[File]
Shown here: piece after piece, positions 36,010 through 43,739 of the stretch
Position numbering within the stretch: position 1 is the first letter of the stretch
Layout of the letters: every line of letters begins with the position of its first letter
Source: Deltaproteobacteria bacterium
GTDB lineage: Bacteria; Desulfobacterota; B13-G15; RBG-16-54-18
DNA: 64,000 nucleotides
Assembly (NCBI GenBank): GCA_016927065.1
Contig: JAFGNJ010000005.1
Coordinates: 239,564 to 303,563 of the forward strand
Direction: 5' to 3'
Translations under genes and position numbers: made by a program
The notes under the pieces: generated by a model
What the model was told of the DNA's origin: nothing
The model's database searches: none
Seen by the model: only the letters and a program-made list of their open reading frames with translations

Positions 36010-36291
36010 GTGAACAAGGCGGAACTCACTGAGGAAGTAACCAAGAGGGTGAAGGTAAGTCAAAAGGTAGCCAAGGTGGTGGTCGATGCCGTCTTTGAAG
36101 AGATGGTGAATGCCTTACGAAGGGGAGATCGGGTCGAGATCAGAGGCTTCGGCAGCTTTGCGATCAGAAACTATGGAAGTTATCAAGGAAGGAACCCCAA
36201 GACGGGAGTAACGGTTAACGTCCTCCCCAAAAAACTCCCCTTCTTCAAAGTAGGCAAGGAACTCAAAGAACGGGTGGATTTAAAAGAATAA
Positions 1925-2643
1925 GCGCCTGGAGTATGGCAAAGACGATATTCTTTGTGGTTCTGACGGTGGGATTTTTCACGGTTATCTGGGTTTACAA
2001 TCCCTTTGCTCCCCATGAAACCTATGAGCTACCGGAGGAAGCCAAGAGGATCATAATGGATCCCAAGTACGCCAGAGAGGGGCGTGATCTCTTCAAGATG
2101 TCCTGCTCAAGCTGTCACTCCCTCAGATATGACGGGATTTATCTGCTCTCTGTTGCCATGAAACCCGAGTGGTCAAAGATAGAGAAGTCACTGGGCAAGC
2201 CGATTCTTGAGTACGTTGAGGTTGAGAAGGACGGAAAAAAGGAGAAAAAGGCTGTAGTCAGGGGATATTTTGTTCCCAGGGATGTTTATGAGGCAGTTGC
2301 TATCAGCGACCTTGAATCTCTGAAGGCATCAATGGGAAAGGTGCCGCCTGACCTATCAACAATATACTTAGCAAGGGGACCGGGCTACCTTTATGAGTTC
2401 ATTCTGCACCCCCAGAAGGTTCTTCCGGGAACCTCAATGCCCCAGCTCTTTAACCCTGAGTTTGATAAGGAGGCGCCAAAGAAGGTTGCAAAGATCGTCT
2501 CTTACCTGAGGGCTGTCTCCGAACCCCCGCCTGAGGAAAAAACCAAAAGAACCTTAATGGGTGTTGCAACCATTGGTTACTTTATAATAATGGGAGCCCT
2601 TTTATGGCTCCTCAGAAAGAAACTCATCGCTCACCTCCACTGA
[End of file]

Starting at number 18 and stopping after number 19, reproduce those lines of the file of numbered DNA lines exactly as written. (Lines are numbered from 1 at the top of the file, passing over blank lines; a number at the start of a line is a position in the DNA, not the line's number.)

36101 AGATGGTGAATGCCTTACGAAGGGGAGATCGGGTCGAGATCAGAGGCTTCGGCAGCTTTGCGATCAGAAACTATGGAAGTTATCAAGGAAGGAACCCCAA
36201 GACGGGAGTAACGGTTAACGTCCTCCCCAAAAAACTCCCCTTCTTCAAAGTAGGCAAGGAACTCAAAGAACGGGTGGATTTAAAAGAATAA